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'I won't make promises we can't keep': Independents ready to bargain with Fine Gael

Independent Alliance TDs are due to meet with Fine Gael on Monday morning.

Independent Alliance TDs outside Leinster House.
Independent Alliance TDs outside Leinster House.
Image: RollingNews.ie

INDEPENDENT TDS ARE cautious, but ready to enter talks with Fine Gael to discuss supporting the minority government, following a deal with Fianna Fáil yesterday.

Members of the Independent Alliance are scheduled to meet with party leaders on Monday morning, but there has already been some contact between TDs by phone and email this weekend.

These TDs are now in a strong bargaining position and will be bringing their 132 page policy document back to the table with them. Waterford independent John Halligan told TheJournal.ie that there are a number of red-line issues for members of his political grouping.

For him in particular, it is the HSE’s refusal to upgrade University Hospital Waterford to include a cardiovascular service.

“If I have a heart attack now, I have to go to Cork or to Dublin,” he explained. This is something Fine Gael is willing to discuss and it will bring him to the negotiating table on Monday.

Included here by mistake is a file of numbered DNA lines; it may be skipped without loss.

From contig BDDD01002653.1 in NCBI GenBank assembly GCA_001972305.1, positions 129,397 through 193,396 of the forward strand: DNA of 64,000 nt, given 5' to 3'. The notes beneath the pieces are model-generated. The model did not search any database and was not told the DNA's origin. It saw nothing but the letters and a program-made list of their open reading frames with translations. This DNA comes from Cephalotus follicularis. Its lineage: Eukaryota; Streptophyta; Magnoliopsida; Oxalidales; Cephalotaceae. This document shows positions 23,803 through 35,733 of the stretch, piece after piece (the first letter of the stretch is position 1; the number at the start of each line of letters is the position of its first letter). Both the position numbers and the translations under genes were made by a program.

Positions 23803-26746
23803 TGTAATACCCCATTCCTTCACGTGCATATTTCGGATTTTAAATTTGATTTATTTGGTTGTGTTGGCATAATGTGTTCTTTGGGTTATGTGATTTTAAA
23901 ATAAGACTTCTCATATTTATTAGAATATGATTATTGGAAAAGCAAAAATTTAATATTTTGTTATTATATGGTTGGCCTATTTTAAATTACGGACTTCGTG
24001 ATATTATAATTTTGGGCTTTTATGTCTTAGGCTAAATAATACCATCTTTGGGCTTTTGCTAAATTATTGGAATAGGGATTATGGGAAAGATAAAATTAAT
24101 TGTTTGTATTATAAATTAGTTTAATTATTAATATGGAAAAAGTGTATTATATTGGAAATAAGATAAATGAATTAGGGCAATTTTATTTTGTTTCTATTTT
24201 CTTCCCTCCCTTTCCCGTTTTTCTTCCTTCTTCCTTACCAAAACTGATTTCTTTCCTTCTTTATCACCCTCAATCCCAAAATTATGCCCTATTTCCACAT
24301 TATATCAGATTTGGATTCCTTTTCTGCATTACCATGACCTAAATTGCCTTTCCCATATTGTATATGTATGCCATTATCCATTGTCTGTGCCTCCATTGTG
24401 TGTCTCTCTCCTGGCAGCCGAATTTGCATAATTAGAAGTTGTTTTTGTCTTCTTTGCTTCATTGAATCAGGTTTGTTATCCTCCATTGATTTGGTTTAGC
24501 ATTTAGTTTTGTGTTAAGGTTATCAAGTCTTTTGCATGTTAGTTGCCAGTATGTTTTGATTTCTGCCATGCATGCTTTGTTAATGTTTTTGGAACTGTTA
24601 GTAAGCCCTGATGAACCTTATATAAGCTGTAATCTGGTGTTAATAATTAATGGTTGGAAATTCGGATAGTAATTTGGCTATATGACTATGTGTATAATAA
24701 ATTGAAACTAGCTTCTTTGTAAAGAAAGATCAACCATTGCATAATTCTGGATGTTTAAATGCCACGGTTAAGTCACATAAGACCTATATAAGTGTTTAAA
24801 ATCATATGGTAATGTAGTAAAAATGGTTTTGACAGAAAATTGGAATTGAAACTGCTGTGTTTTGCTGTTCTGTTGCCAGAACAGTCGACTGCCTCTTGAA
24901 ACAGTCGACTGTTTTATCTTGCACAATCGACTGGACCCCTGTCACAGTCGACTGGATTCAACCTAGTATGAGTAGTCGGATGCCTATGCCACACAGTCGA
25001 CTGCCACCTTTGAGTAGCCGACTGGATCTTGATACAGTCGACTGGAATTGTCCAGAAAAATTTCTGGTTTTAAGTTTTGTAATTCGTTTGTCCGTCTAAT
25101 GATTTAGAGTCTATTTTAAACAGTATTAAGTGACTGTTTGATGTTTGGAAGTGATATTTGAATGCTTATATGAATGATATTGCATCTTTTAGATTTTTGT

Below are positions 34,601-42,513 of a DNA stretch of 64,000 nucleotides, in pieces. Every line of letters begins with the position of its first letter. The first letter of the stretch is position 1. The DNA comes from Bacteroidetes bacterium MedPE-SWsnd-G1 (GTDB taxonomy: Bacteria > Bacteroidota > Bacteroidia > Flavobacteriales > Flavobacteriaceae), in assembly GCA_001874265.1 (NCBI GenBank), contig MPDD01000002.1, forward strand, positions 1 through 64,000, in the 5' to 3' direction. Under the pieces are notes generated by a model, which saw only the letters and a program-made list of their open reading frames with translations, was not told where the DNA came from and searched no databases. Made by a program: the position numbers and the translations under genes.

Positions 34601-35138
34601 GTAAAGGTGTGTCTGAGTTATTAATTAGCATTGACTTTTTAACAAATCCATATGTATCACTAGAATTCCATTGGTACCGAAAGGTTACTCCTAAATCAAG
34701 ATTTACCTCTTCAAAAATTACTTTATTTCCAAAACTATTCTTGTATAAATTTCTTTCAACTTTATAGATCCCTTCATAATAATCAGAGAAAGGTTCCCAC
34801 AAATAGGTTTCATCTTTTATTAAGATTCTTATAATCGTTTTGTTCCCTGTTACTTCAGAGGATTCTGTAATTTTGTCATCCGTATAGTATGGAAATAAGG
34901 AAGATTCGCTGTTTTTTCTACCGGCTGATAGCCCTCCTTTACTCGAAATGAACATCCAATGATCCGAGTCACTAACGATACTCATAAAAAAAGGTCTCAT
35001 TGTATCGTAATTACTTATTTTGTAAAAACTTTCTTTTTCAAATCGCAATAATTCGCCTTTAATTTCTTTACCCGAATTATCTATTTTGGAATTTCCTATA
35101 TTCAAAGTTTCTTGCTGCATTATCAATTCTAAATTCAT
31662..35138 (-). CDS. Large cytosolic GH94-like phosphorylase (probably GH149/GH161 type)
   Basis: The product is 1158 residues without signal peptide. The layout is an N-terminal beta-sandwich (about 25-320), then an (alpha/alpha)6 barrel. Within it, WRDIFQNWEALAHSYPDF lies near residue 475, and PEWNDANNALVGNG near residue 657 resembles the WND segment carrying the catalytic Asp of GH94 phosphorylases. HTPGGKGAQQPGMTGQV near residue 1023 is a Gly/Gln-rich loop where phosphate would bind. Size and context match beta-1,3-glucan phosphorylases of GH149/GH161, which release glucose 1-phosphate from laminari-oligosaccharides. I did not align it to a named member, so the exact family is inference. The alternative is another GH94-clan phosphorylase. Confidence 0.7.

However, he said he will only agree a deal if be believes the document drawn up by the two parties can be implemented.

“If I believe we can’t, I’m not going in, I won’t make promises to people we can’t keep. There was enough of that done in the last few years.”

He said that while it might seem like independents are holding a lot of the cards now, they are actually in a difficult position.

“We’ll be blamed if we don’t form a government and we’ll be blamed if it doesn’t work out. We have to be sure.”


His independent colleague Kevin ‘Boxer’ Moran paid credit to Fine Gael and Fianna Fáil, describing it as “a great sign of democracy” that the political sphere had changed so much as a result of the election.

“For them to do a deal together for the first time in the history of the state – it’s a marvellous bit of work done by the two parties and I think people are not recognising it.”

“It can last. If we don’t want it to last it won’t, so we have to work together”.

However he said there are a number of issues he and his colleagues would have to be satisfied on, including agriculture, broadband, health, flooding and general infrastructure.

“If you look at our group of people, we come from different parts of the country but the one thing we have in common is we want change.”

Read: We almost have a government: Fine Gael and Fianna Fáil have agreed a deal>

Poll: Are you glad Fine Gael and Fianna Fáil reached a deal?>

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